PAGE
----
[Humanist] 26.617 events: the body; Early Modern Digital Agendas; CL for literature

Humanist Discussion Group willard.mccarty at mccarty.org.uk
Sat Dec 22 10:45:25 CET 2012

                 Humanist Discussion Group, Vol. 26, No. 617.
            Department of Digital Humanities, King's College London
                Submit to: humanist at lists.digitalhumanities.org

  [1]   From:    Willard McCarty <willard.mccarty at mccarty.org.uk>          (85)
        Subject: JAM 2013: The Body and the Digital - Call for papers

  [2]   From:    Owen Williams <OWilliams at FOLGER.edu>                      (33)
        Subject: ANNC: Early Modern Digital Agendas institute at the Folger

  [3]   From:    Anna Kazantseva <ankazant at site.uottawa.ca>                (25)
        Subject: preliminary CfP: Second Workshop on Computational
                Linguistics for Literature

        Date: Fri, 21 Dec 2012 09:34:59 +0000
        From: Willard McCarty <willard.mccarty at mccarty.org.uk>
        Subject: JAM 2013: The Body and the Digital - Call for papers

Please find the attached call for papers and performance proposals for
the upcoming Journeys Across Media Conference at the University of
Reading. Please note the deadline for proposals is 1 February 2013.

Many Thanks,
The JAM Team
Johnmichael Rossi, Gary Cassidy, Edina Husanovic, Shelly Quirk, Matthew

Journeys Across Media
The Body and The Digital
Friday 19 April 2013, University of Reading

2013 will mark the 11^th anniversary of the annual Journeys Across Media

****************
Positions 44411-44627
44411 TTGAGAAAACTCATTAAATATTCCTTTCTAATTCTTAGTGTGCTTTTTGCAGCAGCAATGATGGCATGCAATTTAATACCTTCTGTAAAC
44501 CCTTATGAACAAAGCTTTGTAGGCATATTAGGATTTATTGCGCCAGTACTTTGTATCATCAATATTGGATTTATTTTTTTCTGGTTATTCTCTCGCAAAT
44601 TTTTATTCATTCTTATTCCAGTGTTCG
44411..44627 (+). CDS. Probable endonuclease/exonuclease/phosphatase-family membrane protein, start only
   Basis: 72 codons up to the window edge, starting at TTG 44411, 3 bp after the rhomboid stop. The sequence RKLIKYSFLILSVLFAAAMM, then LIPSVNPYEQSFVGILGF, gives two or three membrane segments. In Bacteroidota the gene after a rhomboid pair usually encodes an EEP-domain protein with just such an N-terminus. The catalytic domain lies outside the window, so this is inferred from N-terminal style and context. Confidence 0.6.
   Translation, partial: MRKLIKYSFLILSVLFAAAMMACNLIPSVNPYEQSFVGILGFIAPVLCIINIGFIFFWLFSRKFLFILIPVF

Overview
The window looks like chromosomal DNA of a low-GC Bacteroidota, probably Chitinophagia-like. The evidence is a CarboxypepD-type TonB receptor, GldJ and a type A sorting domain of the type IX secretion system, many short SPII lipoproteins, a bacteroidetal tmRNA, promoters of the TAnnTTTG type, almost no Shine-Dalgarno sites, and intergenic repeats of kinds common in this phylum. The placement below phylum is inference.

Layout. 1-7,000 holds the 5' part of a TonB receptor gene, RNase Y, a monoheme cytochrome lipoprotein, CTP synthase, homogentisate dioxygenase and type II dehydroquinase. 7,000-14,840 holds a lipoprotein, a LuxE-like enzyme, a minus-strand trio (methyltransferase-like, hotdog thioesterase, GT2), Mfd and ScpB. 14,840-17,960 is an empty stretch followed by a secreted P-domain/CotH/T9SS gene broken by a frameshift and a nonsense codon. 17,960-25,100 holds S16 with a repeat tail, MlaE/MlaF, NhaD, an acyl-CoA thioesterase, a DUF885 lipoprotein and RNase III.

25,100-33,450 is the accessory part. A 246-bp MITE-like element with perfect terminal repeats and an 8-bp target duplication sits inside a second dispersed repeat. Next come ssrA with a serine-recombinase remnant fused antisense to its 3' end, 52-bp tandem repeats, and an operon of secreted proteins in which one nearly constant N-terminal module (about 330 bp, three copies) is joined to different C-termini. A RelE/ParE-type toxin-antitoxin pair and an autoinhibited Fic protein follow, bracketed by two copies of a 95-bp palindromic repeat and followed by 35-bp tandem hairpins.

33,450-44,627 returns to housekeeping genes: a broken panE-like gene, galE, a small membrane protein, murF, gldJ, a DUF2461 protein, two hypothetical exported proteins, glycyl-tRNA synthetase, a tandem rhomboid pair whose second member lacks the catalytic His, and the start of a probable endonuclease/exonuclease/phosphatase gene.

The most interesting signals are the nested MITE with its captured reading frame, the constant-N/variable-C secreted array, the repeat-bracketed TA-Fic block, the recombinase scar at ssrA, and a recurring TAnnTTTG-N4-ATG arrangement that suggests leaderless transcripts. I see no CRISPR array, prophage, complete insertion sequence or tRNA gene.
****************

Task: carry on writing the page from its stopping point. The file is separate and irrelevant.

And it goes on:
(JAM) Conference for postgraduate students, organised by postgraduates
working in the Department of Film, Theatre & Television at the
University of Reading. JAM 2013 seeks to focus on and foster current
research relating to the Body and the Digital, as today they are
interactive and interdependent facets in the media of film, theatre and
television; and more widely, in the areas of performance and art. It is
a relationship which continues to develop and redefine cinematic,
televisual and theatrical practices.

French phenomenologist Maurice Merleau-Ponty once stated: “The body is
our general medium for having a world.” Today, the world of live and
screened performance are perceived and received differently, due to the
body’s relationship with the digital. Approaches and practices of
phenomenology, embodiment, the haptic and the experiential are being
re-examined as they continue to encounter digital culture in new ways.
Representations and experiences of embodiment are often integral
dynamics of theatre, television, film and television, and are
preoccupations that can be explored through diverse media or digital

This is a call for postgraduates engaging in contemporary discourses and
practices relating to the Body and the Digital, to submit papers or
practice-based researchfor the JAM 2013 Conference. Topics may include,
but are not restricted to:

-Interactivity between Digital languages and the Body
-Sonic Representations of the Body in Digital Performance
-The Digitized Body in Performance
-The Role of the Body in Digital Games and Virtual Performance
-Post-Colonial Bodies in the Contemporary Moment
-Preparing the Body for Performance
-Notions of Embodiment (i.e. Violent, Disabled, Explicit)
-Traditions of Corporeally focused Film, Theatre and Television